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Gypsum

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Aye, I've got most of my corys from there. All the rarer ones.
 
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Fishfinder1973

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Aye, I've got most of my corys from there. All the rarer ones.
My mate got a wild pike cichlid from there a couple of weeks ago.I think the lassie said they had some new corys coming in next week👍
good prices too and knowledgable staff.
 

Gypsum

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I definitely don't need more corys, as much as I fancy some! There's no room at the inn at the moment. :( My A. spilotus (Fin Room acquisitions) have produced about 40 fry, and they will need new owners once they're old enough to move. Danielle will take some, but we have a lot.
 

Byron

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What do you mean by lineage Byron?

Bear with me, I'll try to keep it basic. Starting wiith Wikipedia's definition which is about as good as anything I might come up with.

An evolutionary lineage is a temporal series of populations, organisms, cells, or genes connected by a continuous line of descent from ancestor to descendant. Lineages are typically visualized as subsets of a phylogenetic tree. A lineage is a single line of descent or linear chain within the tree, containing a single ancestor and all its descendants.​

A genus is a lineage for our purposes, so it will contain the species alive today that have all descended (evolved) directly from one common ancestor. A genus like this is termed monophyletic; but a genus which includes additional species descended from another ancestor is termed polyphyletic. And the Corydoras genus is the latter. Phylogenetic analysis of the DNA of the species is how ichthyologists sort this out.

Corydoras holds some 160 described species; described means the fish has been examined and determined to be a distinct species, for example Corydoras paleatus. There are also dozens of discovered cories that are awaiting scientific description, and these have been assigned C or CW numbers; when they are described, they may turn out to be new distinct species, or a variant of an existing species.

What has been discovered so far is that there are nine lineages comprised of the species in Corydoras. So the ancestor of C. paleatus is not the same ancestor of a species in a different lineage. Species within a monophyletic genus (a lineage) may hybridize depending upon circumstances, but species from two different genera (lineages) are much less likely too, at least naturally. This has significant consequences for hobbyists keeping cories in a tank of mixed species. With the destruction of natural habitats and the extinction of species, the fish in our aquaria may become the only fish of a species (this is happening with some other fish) and while repopulation of the habitat is not usually feasible (because it has been destroyed) the species will still be with us even if it is in home or public aquaria.
 
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Fishfinder1973

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Bear with me, I'll try to keep it basic. Starting wiith Wikipedia's definition which is about as good as anything I might come up with.

An evolutionary lineage is a temporal series of populations, organisms, cells, or genes connected by a continuous line of descent from ancestor to descendant. Lineages are typically visualized as subsets of a phylogenetic tree. A lineage is a single line of descent or linear chain within the tree, containing a single ancestor and all its descendants.​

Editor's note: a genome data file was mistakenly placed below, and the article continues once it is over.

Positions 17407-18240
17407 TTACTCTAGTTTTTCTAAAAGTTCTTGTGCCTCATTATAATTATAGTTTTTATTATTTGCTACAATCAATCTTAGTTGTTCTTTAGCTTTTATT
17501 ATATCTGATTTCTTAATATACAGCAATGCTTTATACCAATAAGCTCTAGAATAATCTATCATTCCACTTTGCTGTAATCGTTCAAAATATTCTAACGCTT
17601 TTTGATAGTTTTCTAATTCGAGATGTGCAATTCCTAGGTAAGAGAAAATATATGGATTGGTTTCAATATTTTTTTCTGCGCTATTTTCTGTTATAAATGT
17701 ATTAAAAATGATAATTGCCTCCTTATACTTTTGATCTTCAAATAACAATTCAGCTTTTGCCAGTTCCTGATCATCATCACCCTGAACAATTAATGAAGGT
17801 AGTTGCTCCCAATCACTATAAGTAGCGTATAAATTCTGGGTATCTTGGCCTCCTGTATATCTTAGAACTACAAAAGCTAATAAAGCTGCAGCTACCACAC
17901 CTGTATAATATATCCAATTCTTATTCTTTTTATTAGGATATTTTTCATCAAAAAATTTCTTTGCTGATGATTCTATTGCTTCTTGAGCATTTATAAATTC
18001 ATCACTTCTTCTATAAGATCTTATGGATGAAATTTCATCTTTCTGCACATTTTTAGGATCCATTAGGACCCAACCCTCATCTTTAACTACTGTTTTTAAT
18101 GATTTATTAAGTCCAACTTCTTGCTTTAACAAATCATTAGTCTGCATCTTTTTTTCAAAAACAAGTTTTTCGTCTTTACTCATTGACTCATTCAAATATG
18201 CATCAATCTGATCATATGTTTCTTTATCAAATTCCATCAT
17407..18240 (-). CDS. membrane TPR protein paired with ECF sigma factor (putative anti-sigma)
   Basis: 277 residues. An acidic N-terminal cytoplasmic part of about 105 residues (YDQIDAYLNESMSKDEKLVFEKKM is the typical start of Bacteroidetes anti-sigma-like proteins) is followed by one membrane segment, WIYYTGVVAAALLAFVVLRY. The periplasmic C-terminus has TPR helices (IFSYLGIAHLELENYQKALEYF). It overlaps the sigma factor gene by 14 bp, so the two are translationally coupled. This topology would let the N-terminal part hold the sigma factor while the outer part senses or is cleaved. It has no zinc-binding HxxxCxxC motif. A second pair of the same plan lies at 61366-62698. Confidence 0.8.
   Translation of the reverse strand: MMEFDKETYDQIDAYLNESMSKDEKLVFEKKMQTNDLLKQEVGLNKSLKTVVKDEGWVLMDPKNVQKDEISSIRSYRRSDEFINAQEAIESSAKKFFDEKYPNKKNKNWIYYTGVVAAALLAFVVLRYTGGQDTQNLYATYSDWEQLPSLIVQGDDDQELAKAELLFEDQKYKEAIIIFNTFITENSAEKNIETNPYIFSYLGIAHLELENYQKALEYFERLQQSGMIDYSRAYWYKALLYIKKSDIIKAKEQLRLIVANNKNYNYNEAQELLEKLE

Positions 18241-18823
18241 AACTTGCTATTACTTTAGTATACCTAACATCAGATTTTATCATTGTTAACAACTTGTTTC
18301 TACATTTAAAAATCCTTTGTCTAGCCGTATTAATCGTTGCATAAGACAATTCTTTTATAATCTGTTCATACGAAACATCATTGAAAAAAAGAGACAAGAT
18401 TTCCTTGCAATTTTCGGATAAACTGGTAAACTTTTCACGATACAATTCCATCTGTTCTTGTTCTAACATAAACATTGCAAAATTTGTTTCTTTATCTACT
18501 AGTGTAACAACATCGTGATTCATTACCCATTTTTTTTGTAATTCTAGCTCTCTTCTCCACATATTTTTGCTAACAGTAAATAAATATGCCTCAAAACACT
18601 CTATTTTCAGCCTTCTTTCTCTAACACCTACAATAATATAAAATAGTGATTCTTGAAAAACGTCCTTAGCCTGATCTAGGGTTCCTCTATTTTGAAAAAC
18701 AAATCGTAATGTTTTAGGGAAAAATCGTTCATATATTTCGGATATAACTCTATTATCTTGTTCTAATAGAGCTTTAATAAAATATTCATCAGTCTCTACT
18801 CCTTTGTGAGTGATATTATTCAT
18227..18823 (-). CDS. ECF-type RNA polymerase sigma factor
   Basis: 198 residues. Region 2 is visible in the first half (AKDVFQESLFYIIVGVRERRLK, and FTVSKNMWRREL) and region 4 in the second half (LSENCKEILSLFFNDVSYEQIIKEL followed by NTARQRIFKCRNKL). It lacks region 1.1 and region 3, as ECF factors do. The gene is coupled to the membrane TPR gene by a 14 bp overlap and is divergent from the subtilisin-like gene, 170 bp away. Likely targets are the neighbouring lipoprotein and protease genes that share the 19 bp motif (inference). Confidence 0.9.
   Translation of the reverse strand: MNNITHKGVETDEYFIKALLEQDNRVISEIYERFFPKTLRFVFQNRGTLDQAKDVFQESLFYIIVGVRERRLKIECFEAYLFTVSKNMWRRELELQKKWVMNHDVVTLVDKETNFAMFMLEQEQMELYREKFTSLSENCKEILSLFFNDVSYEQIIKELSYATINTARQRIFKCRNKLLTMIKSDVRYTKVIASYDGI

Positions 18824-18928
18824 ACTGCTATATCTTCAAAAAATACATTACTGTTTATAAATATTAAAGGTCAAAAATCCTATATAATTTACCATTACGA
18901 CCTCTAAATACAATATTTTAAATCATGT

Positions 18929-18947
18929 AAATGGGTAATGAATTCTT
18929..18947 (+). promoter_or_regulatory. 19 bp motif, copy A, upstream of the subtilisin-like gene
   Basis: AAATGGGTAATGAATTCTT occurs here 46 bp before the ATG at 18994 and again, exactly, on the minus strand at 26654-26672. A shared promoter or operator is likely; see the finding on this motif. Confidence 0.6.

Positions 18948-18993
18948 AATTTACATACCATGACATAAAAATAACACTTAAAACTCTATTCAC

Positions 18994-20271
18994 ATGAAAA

A genus is a lineage for our purposes, so it will contain the species alive today that have all descended (evolved) directly from one common ancestor. A genus like this is termed monophyletic; but a genus which includes additional species descended from another ancestor is termed polyphyletic. And the Corydoras genus is the latter. Phylogenetic analysis of the DNA of the species is how ichthyologists sort this out.

Corydoras holds some 160 described species; described means the fish has been examined and determined to be a distinct species, for example Corydoras paleatus. There are also dozens of discovered cories that are awaiting scientific description, and these have been assigned C or CW numbers; when they are described, they may turn out to be new distinct species, or a variant of an existing species.

What has been discovered so far is that there are nine lineages comprised of the species in Corydoras. So the ancestor of C. paleatus is not the same ancestor of a species in a different lineage. Species within a monophyletic genus (a lineage) may hybridize depending upon circumstances, but species from two different genera (lineages) are much less likely too, at least naturally. This has significant consequences for hobbyists keeping cories in a tank of mixed species. With the destruction of natural habitats and the extinction of species, the fish in our aquaria may become the only fish of a species (this is happening with some other fish) and while repopulation of the habitat is not usually feasible (because it has been destroyed) the species will still be with us even if it is in home or public aquaria.
That’s very interesting Byron,thanks for the reply.Every day is a school day.
 

maz53

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wow, beautiful...I have 13 bronze Cory's, started with 3, they laid eggs on an Anubias plant leaf, I transplanted the leaf into a small breeding tank....they hatched:banana:
Out of the batch, only 10 have survived to adulthood.... but what an awesome little cat fish.
 
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